Pulling the rug on Paris

Malcolm Latarche
Malcolm Latarche

11 February 2016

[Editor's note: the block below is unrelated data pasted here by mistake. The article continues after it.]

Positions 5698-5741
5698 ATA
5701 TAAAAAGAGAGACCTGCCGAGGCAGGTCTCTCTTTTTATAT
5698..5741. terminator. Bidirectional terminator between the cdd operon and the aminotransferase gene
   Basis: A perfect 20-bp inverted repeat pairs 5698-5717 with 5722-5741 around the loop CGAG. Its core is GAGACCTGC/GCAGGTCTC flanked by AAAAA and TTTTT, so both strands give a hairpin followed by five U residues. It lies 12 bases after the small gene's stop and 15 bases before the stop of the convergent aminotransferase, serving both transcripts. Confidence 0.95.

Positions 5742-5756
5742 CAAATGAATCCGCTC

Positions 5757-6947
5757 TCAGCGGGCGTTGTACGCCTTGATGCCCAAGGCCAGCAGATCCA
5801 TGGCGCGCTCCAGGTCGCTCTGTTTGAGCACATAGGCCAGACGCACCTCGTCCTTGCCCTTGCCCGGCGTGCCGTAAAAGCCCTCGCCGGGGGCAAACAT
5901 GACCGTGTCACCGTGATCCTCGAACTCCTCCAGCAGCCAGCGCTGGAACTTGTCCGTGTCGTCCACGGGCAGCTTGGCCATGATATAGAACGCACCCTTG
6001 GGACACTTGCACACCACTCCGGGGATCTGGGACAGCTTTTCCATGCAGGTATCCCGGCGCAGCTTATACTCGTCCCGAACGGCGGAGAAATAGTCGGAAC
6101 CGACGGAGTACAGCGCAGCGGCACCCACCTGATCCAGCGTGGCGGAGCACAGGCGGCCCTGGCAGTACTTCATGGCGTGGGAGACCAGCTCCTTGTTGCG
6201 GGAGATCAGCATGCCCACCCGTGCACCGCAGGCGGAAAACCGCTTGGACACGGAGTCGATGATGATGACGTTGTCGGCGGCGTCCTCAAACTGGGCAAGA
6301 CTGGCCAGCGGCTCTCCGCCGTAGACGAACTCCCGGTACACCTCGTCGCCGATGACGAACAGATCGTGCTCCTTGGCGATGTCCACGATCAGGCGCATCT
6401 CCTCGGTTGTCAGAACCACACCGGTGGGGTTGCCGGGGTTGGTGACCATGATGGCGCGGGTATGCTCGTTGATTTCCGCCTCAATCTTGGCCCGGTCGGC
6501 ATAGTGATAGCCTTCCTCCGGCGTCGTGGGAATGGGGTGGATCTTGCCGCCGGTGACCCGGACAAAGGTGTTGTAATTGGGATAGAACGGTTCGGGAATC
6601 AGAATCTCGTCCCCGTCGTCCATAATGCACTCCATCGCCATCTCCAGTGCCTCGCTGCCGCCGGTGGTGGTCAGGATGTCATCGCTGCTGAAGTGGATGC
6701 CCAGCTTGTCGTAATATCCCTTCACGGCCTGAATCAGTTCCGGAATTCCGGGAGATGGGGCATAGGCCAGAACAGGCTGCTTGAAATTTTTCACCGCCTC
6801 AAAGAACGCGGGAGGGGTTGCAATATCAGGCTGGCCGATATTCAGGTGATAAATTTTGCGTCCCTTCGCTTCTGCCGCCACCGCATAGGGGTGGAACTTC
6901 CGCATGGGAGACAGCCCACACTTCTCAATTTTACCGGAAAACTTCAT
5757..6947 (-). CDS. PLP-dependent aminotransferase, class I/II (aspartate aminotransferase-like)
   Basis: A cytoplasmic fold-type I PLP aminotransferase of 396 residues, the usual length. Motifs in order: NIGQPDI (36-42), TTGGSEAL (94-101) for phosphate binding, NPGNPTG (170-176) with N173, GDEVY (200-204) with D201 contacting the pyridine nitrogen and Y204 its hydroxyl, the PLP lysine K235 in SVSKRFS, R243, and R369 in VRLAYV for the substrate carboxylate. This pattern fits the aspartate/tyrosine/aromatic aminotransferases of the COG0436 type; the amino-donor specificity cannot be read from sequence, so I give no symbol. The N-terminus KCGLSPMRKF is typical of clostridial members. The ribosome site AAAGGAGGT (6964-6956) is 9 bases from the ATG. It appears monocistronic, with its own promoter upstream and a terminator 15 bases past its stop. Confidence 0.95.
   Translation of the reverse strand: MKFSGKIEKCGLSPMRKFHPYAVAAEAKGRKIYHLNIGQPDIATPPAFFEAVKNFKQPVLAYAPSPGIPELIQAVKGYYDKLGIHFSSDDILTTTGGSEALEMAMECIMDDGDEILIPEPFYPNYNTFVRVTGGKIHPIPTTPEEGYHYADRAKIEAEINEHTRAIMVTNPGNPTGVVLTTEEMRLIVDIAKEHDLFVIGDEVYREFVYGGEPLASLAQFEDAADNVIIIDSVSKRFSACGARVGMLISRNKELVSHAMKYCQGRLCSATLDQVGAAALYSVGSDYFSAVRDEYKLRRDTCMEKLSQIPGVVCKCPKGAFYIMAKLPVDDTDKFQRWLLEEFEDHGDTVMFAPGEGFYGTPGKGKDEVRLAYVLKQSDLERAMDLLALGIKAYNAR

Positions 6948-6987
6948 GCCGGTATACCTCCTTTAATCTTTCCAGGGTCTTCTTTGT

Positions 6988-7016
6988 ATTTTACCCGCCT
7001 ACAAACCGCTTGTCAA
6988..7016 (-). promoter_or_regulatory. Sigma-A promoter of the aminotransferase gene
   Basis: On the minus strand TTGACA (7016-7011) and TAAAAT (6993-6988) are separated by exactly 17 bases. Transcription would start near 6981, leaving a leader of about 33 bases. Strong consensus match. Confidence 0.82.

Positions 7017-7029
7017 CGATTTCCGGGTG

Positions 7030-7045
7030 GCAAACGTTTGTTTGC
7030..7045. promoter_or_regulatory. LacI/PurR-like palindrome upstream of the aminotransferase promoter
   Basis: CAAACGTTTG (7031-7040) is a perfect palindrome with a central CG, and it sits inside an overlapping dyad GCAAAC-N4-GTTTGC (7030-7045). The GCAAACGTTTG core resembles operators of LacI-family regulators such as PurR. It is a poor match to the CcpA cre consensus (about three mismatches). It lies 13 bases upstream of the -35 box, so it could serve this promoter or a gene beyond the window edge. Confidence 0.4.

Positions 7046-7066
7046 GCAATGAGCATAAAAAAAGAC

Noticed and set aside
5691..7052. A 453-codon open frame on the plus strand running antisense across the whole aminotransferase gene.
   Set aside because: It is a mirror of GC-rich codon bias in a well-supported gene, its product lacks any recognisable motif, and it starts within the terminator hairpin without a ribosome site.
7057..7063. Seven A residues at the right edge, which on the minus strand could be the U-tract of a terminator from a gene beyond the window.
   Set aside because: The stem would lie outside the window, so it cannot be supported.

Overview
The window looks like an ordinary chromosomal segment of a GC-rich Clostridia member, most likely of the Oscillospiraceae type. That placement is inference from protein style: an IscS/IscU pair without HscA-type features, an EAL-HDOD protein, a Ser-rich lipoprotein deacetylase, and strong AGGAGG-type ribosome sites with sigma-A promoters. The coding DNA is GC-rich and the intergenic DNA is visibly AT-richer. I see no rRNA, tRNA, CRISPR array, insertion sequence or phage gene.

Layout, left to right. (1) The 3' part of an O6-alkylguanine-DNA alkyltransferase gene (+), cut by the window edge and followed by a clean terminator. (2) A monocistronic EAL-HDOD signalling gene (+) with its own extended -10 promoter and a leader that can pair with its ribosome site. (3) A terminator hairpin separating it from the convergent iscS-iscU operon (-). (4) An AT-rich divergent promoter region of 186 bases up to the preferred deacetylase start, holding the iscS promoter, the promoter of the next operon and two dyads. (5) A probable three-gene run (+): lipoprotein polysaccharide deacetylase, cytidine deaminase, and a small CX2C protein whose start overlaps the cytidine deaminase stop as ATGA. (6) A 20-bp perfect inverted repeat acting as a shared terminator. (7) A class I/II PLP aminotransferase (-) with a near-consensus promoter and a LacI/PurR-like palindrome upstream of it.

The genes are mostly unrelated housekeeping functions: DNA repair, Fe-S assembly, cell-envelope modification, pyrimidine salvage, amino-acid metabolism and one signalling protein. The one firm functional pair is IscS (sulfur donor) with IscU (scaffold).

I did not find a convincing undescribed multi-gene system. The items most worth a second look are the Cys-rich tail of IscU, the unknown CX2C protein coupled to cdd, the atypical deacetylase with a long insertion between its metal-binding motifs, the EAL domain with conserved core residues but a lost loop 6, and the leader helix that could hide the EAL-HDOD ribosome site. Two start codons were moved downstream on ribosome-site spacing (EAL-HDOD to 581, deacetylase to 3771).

It may be off the radar of those whose main interest is the shipping industry but on Tuesday an important legal decision in the US Supreme Court may well have an impact on the COP21 Paris Climate Agreement. When the agreement was made last year, each nation made pledges on the level of cuts they expected to make in CO2 emissions through to 2030. The US plans put forward at Paris by President Barack Obama hinged on his Clean Power Plan for the US which envisaged a switch from coal and oil towards renewable and was designed to cut US emissions by 32% by 2030. Introduced by the president last August, the plan set carbon reduction goals for each state and it was up to the states themselves to come up with proposals to meet those goals. Some 27 states along with utility companies and coal miners argued that the plan infringed state’s rights and carry an enormous cost burden and put legal proceedings in place to challenge it. An initial attempt to halt the implementation of the plan until legal challenges were heard was thrown out by a US appeals court in Washington in January. However the Supreme Court voted 5-4 to suspend the plan pending the outcome of the litigation. Effectively this will mean that the Plan will be on hold until Obama leaves office and could be dropped altogether if a Republican president is elected later this year. If so the ruling could mean that the Paris agreement is in tatters just a few months after it was made. With few observers believing that China and other nations have real intentions of meeting their pledges, the fact that shipping was not included separately in the agreement might now be seen as a relief even by those that supported its inclusion. If leading nations have no intention of treating it seriously, why should shipping be so committed.